Due to suspected Guillain-Barré syndrome, a plasmapheresis therapy was performed. It was well tolerated by the patient (5 sessions) with complete recovery of the right lower limb mobility. Due to possible myelitis (according to the radiological data), a steroid therapy was administered in IV boluses (Solumedrol 500 mg for 5 days). It was well tolerated by the patient.
At the end of the treatments, the following exams were performed: -CSF test: confirming the albumin-cytologic dissociation. Clear and colourless aspect; Pandy's reaction +++-. Cells 1 mm^3; proteins 147 mg/dL with v.n. 15-45; glucose 57 mg/dL with n-v. 30-70. Research through PCR on cerebrospinal fluid of DNA HSV 1-2 negative, Toxoplasma gondii (gene B1) negative.
-Cervical-dorsal-lumbar MRI with contrast medium (03.05): compared with the previous one performed on March: the picture appears to be improved, with the reduction of the signal alteration affecting the marrow on the terminal segment, at D10-D12 level posteriorly. After contrast medium still posterior enhancement at D12 level and presence of some cauda roots. Unco-disk-arthrosis between C5-C6 with posterior osteophytosis beaks and intersomatic disk with central protrusion. The radiological picture was discussed with our neuro-radiologist colleagues. The reported enhancement, particularly at roots level, is sometimes also registered in case of polyradiculoneuritis and subsequently to root inflammation.
From 03. to 04.05, the patient was treated with an Ig Vena cycle (35 g for 5 days corresponding to 0.4 g/kg body weight). The therapy was well tolerated with an initial and progressive improvement of the left lower limb too, with possible bending at knee-joint level and dorsiflexion of the foot. The patient, though partially autonomous in his movements, was not able to stand up yet.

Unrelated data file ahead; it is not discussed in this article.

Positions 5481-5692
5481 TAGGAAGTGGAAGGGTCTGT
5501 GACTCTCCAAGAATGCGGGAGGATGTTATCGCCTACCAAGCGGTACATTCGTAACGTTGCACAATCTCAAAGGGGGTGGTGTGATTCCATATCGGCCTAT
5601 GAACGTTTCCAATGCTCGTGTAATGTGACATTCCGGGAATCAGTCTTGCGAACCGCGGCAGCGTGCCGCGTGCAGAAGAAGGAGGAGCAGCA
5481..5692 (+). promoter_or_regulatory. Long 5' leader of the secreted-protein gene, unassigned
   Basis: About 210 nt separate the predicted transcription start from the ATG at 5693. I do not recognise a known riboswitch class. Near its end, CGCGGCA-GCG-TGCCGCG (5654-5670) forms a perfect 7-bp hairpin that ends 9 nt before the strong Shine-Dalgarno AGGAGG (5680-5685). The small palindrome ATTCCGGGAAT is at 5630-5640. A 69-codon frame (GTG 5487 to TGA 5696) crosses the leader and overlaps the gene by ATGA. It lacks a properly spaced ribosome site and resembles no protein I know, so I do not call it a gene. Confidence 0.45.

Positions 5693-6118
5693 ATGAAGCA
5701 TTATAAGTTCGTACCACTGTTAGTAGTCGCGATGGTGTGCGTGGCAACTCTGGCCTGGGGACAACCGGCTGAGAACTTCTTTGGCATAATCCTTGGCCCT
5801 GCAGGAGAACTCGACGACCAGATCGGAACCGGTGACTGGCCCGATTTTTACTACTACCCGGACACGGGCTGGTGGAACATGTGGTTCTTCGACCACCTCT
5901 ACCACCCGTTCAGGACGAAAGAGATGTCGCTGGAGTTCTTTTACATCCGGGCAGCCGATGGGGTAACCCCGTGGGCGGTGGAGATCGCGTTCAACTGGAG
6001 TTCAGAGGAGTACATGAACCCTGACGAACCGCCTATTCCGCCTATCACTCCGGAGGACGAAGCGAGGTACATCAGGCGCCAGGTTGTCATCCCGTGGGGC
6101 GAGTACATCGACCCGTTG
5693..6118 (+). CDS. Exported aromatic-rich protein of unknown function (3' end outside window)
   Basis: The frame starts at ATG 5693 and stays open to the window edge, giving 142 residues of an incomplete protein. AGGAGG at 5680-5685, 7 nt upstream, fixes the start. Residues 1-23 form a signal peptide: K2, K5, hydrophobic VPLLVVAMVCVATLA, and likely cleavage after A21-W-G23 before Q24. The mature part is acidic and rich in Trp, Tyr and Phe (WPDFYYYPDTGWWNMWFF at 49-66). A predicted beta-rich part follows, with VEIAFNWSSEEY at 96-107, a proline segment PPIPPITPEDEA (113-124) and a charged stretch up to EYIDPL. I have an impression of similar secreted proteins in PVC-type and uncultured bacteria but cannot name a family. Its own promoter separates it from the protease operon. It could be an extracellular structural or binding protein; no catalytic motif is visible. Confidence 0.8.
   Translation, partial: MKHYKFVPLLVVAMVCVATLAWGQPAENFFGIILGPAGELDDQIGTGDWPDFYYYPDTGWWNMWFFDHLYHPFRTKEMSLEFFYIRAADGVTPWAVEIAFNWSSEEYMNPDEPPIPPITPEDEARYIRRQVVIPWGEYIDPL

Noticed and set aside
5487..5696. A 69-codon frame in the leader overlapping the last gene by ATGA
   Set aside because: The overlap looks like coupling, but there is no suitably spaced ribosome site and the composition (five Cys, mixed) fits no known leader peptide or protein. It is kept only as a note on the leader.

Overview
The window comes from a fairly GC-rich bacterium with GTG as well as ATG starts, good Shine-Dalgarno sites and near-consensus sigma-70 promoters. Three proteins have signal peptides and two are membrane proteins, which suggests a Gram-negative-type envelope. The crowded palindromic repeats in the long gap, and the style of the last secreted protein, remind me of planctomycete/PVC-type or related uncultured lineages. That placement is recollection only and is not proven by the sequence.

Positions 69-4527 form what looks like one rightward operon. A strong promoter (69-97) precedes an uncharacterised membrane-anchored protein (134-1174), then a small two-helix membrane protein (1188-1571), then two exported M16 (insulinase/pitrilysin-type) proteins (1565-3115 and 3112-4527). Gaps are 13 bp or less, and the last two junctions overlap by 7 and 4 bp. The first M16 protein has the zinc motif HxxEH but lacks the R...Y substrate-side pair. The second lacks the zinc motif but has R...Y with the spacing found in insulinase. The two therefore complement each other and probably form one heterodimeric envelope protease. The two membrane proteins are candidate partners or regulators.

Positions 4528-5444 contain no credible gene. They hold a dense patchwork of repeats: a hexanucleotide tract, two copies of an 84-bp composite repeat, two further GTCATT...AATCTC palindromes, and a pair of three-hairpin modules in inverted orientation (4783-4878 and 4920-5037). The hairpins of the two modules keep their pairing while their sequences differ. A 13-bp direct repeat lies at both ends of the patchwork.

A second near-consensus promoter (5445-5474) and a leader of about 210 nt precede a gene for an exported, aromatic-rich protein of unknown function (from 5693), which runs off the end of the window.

During the hospitalization, the following tests were also performed:
- Complete blood count: within normal limits, except for WBCs 10.26 thousand/mm’3. These values were also confirmed later but during the steroid treatment. Within normal limits, on the last test on 04..05, except for RBLs 4.51 million/mm’3.
- Routine blood chemistry screen: Within normal limits, except for CPK 22 ng/mL with n.v. 0-4.4; CPK 713 U/L; Fibrinogen 70 mg/dL (121 during the following control and then 181; 28 U/L on the last control on 04.06)
- Serum protein electrophoresis: Within normal limits except for alpha2 zone 13.3% (with n.v. 5.3-10.8); beta1 zone 4.3% (con n.v. 4.5-8); beta2 zone 3.3% (with n.v. 3.5-6); gamma zone 9.9% (with n.v. 10.4-19.8).
- Serum immunoelectrophoresis: monoclonal components absent.
- Urine test: within normal limits.
- Neurotropic virus serology research: Negative for anti-enterovirus; anti-Mycoplasma pneumoniae; anti-VZV, Borrelia B., anti-CMV and HSV 1-2 and Toxoplasma negative anti-IgM and positive anti-IgG.
- Preputial tampon: negative Candida investigation.
- Plasma viscosity: 0.02892 poise (with n.v. 0.014-0.018).
- Infectious disease screening (before Ig Vena treatment): Negative for HIV 1-2, anti-HCV, HbsAg, and HAV.
- ECG: within normal limits.
- Venous echo-doppler lower limbs (03.05): no echo-color doppler signs of femoral-popliteal and sural DVT bilaterally.
- Cerebral CT scan (performed before the spinal tap): no densitometrically evident foci lesions.
Therefore, the patient was discharged with the following diagnosis: “Guillain-Barré Syndrome” with the following therapy:
- Clexane 4000 UI sc (8 a.m.)
- Neurontin 300 1 tablet x 2 (8 a.m. – 8 p.m.)
- Mepral 20 1 tablet in the evening -Stilnox 1 tablet in the evening.
Today, after four years from that episode, the patient makes use of two crutches to walk and still undergoes physiatric visits with relative prescription of both individual and group physiotherapy, respectively in the gym and in the water, at the A.R.E.P. Onlus centre in Villorba (TV). Today, the patient’s drug therapy is only composed of Ig Vena (60g/day for two days), cyclically repeated at the DH of Treviso Hospital, and of steroid therapy.